Construction supplies cost 0.1% less in July than in June, when prices increased by 0.2%, according to the Bureau of Labor Statistics.
Key input prices fell or remained flat last month in every product category except softwood lumber, which rose by 6.2% in July but was 3.7% lower than it was a year ago, according to the BLS.
In an analysis of the government numbers by the Associated Builders and Contractors, Chief Economist Anirban Basu predicted “further downward pressure” on input costs will result in an even lower price report for August.
The July numbers bucked conventional wisdom, which says prices of building materials should spike when construction spending is up and fall when spending is down.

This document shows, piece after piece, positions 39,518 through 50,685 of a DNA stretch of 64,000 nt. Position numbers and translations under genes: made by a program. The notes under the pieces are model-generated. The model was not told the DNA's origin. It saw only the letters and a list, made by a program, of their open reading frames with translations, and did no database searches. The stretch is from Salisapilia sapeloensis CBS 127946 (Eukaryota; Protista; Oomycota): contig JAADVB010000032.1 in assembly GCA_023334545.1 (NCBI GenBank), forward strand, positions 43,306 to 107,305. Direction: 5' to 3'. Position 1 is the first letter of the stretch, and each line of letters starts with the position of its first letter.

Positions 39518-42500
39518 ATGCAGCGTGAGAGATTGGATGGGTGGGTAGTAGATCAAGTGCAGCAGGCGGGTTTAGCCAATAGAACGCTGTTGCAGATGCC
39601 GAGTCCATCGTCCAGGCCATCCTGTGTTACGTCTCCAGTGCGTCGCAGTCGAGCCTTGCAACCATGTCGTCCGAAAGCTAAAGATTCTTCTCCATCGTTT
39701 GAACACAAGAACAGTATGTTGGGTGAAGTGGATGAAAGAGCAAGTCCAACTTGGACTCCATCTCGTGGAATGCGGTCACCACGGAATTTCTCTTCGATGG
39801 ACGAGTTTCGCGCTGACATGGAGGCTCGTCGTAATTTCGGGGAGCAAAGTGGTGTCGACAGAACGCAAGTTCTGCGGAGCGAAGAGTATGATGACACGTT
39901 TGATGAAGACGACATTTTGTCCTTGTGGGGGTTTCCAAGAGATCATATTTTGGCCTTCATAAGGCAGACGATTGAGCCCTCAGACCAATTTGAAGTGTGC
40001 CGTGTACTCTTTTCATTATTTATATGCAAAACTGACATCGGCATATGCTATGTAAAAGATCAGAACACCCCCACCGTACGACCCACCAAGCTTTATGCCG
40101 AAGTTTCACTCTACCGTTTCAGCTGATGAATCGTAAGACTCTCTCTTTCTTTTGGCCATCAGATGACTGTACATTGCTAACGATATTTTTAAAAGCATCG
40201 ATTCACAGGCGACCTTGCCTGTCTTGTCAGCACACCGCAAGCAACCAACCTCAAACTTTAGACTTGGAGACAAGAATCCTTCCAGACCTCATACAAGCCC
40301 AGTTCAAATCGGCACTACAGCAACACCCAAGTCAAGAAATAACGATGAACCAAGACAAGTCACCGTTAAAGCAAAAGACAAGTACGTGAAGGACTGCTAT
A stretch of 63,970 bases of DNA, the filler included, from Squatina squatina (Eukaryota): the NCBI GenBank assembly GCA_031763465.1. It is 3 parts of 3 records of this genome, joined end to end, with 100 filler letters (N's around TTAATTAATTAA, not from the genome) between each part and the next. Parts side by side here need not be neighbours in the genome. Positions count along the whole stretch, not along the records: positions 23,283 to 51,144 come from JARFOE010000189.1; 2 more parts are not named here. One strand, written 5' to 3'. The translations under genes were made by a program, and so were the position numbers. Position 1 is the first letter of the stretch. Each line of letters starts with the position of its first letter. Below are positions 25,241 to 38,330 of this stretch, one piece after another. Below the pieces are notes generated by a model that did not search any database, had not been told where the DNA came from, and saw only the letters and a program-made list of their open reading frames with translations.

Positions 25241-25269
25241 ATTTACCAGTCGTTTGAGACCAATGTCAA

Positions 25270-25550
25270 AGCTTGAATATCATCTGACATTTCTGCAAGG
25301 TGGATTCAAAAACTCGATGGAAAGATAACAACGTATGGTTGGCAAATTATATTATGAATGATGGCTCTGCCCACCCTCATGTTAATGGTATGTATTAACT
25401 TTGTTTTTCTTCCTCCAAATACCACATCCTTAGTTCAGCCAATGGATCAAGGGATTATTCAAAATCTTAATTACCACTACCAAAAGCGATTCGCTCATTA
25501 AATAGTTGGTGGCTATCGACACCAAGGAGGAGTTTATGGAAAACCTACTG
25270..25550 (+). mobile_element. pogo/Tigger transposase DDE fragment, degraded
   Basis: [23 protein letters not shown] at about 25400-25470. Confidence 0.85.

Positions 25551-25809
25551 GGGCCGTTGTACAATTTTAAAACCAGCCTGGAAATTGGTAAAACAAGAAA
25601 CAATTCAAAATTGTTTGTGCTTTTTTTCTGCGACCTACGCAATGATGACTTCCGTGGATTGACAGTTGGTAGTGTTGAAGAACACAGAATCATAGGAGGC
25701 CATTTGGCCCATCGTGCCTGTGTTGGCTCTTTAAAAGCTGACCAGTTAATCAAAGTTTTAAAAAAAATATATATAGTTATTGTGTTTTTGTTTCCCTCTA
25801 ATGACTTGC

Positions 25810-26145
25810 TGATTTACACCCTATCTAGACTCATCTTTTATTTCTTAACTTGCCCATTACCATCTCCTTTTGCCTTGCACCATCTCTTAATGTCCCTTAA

Yet the prices of concrete, fabricated structural metal products, iron and steel, prepared asphalt, metals, and nonferrous wire and cable fell slightly last month. Crude energy materials and crude petroleum prices tumbled more substantially.
“The state of affairs today is unprecedented,” Basu said, noting that that commodity price dips likely are a reaction to global economic trends, particularly the softening growth in China.
The silver lining: Low material prices during a U.S. building boom means higher profit margins for contractors. The exception: construction firms heavily invested in the oil and natural gas industries.